“Autism symptoms can be reduced 50% in children who received faecal transplants,” reports the Mail Online.
A new US study involving 18 children with autism spectrum disorder (ASD) found an improvement in digestive and autism symptoms 2 years after receiving a faecal transplant.
Eight children no longer fitted the criteria for a diagnosis of ASD and there was a 58% reduction in gut symptoms overall.
Faecal transplants, originally designed to treat C. diff infections, involves receiving a transplant of gut microbes taken from a donor with a healthy makeup of gut bacteria.
This procedure has been found to improve gut health and digestive symptoms.
While ASD is mainly associated with behavioural symptoms, people with ASD can also experience digestive symptoms such as diarrhoea and constipation.
Research suggests improving gut health could improve the children’s ASD symptoms.
These are encouraging results, but this is very early-stage research involving just a small sample of children.
Though no adverse effects were reported, the safety of the procedure would need to be determined in a much larger trial.
There’s also the possibility that the results were due to the placebo effect, so a randomised controlled trial is needed to make sure that the treatment works.
Where did the story come from?
The study was carried out by researchers from Arizona State University, Integrative Developmental Pediatrics and Northern Arizona University, all in the US.
It was funded by Finch Therapeutics and the Arizona Board of Regents.
The Mail Online reported the study accurately, included expert opinions and explained that a much bigger trial would be needed before the treatment could be approved.
What kind of research was this?
This was a follow-up study of a case series. This type of study takes a small group of people with a condition, gives them all the same treatment and follows them up over time.
Any improvements or side effects might be a result of the treatment, but a randomised controlled trial would be needed to verify the results.
What did the research involve?
The researchers followed up 18 children with ASD who’d previously been given a course of healthy donor gut bacteria.
The children ranged in age from 7 to 17.
Prior to the original study they’d suffered from moderate to severe gastrointestinal problems, such as abdominal pain, indigestion, diarrhoea and constipation, since they were infants.
In the original study, the children were given:
- a 2-week course of vancomycin, an antibiotic to reduce unhealthy bacteria in the gut
- MoviPrep, a strong laxative to remove any traces of vancomycin and bacteria
- a proton-pump inhibitor, which reduces the amount of acid in the stomach in the hope that this would increase the survival rate of the donor bacteria
- healthy gut bacteria from a donor (standardised human gut microbiota) for 7 to 8 weeks
Two years later, the children and their parents completed various assessments of their autism and gut symptoms.
Sixteen children provided a stool sample to measure their gut bacteria.
What were the basic results?
There was a 58% reduction in gut symptoms according to the Gastrointestinal Symptom Rating Scale (GSRS), a checklist that looks at symptoms such as constipation, diarrhoea and bloating.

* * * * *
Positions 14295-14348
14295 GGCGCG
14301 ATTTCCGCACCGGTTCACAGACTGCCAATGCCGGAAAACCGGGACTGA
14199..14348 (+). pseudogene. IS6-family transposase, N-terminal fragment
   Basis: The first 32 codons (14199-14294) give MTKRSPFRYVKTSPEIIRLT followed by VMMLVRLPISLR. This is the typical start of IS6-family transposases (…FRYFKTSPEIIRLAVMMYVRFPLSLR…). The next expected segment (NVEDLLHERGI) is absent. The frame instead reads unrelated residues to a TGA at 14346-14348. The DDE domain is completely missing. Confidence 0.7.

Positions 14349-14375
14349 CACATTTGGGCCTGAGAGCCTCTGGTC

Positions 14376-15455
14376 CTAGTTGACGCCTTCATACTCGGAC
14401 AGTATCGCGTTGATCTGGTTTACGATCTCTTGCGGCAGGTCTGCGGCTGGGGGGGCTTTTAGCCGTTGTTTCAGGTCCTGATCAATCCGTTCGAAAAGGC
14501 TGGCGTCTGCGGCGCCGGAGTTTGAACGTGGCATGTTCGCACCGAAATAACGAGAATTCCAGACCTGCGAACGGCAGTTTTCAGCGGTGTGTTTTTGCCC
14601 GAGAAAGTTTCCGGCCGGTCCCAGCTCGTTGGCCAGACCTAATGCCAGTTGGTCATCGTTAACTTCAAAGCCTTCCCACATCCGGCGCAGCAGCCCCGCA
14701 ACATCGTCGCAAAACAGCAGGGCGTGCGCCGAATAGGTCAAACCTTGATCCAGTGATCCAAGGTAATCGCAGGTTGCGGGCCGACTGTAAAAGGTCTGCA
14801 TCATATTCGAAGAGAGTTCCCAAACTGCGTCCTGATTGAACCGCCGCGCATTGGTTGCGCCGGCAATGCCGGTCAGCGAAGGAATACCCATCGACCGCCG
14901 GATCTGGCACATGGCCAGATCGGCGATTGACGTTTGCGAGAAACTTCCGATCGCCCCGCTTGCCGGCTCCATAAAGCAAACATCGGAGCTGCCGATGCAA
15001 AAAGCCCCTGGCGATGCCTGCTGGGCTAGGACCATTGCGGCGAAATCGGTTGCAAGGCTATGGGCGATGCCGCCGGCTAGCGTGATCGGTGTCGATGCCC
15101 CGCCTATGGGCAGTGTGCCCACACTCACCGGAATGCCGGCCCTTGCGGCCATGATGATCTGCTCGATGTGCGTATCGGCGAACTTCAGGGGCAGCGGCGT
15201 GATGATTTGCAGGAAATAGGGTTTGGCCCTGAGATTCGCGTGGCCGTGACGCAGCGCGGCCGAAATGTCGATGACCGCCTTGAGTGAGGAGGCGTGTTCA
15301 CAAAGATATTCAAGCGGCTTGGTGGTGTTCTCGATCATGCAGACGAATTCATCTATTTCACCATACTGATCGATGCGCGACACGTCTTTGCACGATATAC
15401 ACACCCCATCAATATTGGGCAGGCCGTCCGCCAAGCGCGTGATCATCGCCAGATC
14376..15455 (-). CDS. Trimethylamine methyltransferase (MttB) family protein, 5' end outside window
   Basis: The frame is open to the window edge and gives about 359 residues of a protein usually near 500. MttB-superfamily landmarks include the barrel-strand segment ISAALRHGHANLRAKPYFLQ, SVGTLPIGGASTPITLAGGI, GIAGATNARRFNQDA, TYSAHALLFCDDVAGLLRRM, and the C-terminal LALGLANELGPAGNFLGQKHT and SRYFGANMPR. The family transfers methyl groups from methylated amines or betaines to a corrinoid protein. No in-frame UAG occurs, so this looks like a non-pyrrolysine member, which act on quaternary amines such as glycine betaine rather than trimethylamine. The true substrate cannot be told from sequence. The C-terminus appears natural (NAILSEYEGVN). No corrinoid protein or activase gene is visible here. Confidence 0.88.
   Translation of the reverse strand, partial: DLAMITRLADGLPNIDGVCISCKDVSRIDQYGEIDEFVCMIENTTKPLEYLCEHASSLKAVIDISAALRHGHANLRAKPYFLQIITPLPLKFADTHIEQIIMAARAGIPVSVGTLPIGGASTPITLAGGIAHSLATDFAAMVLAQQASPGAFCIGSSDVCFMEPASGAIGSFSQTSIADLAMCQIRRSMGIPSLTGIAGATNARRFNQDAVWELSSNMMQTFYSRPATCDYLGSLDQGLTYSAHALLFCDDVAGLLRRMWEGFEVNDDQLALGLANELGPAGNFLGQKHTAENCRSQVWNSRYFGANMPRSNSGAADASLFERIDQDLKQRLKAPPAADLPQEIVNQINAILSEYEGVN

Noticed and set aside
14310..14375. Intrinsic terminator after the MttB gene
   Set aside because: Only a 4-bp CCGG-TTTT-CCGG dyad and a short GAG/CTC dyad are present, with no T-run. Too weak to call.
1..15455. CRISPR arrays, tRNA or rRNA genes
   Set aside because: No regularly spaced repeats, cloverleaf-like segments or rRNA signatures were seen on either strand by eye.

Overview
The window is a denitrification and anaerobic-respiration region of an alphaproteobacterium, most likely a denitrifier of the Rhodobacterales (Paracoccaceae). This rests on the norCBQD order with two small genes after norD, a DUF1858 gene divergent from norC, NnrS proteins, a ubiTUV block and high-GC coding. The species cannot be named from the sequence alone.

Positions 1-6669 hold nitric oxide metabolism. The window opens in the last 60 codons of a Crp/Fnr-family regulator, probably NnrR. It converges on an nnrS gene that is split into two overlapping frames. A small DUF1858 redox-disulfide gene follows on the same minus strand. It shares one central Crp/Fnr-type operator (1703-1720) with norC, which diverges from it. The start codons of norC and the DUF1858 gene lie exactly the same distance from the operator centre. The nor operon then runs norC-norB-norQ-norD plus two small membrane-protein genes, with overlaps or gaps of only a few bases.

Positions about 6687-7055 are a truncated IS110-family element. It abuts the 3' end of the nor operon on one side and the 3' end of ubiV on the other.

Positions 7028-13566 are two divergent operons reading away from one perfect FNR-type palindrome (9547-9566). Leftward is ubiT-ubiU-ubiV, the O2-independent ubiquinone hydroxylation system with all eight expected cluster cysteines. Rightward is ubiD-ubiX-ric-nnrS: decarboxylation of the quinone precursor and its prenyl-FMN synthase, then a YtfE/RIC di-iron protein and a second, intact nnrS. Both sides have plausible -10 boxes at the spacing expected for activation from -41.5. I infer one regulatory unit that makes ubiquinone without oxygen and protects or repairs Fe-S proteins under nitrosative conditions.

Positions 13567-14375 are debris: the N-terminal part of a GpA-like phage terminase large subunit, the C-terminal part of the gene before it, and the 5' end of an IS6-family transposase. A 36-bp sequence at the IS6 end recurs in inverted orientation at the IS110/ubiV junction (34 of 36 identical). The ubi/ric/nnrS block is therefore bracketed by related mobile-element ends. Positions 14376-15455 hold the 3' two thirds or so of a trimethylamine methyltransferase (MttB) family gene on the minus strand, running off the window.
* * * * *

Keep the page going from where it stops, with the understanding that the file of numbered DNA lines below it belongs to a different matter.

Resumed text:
Abnormal stools (such as watery or hard stools) occurred less frequently, on a quarter fewer days than before, and most children had a wider range of gut bacteria.
According to the Childhood Autism Rating Scale (CARS):
- the severity of ASD was 47% lower
- 3 children were rated as severe, compared with 15 before the treatment
- 7 were rated as mild-moderate
- 8 were below the cut-off level for diagnosis of an ASD
Parent-rated assessments also showed improvements:
- 8 of the children were rated as severe on the Social Responsiveness Scale (SRS), compared with 16 before the treatment
- scores on the Aberrant Behavior Checklist (ABC) were 35% lower
Children with improvements in gut symptoms were more likely to have also had improvements in symptoms of ASD.
How did the researchers interpret the results?
The researchers concluded that: “These encouraging observations demonstrate that the intensive MTT [microbiota transfer therapy] intervention is a promising therapy for treating children with ASD who have GI problems.”
They said they “recommend future research including double-blind, placebo-controlled randomised trials with a larger cohort.”
This small study shows promise for this treatment protocol, but as the researchers are quick to point out, the results need to be verified in a much larger placebo-controlled trial.
At this early stage, we do not know whether the improvements observed were a result of the placebo effect, as the study was not blinded.
In addition, it could be 1 or a few aspects of the treatment protocol that made the difference, rather than all 4 steps. For example, the stomach acid suppressant may have been the key factor.
Though the researchers excluded children with specific gut diagnoses, such as ulcerative colitis, they did not perform any investigations.
This means there may have been a wide variety in the causes among the children studied, which could explain why some improved and others did not.
Previous studies have shown an association between gut symptoms and ASD, but this is not the case for all children with ASD.
So even if the treatment is shown to be effective, it may just be for a select group of children.
The results of the study could also have been affected by the fact 12 of the children had changed their usual medication, supplements or diet during the course of the 2-year follow-up.
Long-term benefit of Microbiota Transfer Therapy on autism symptoms and gut microbiota
Kang D, Adams JB, Coleman DM, et al.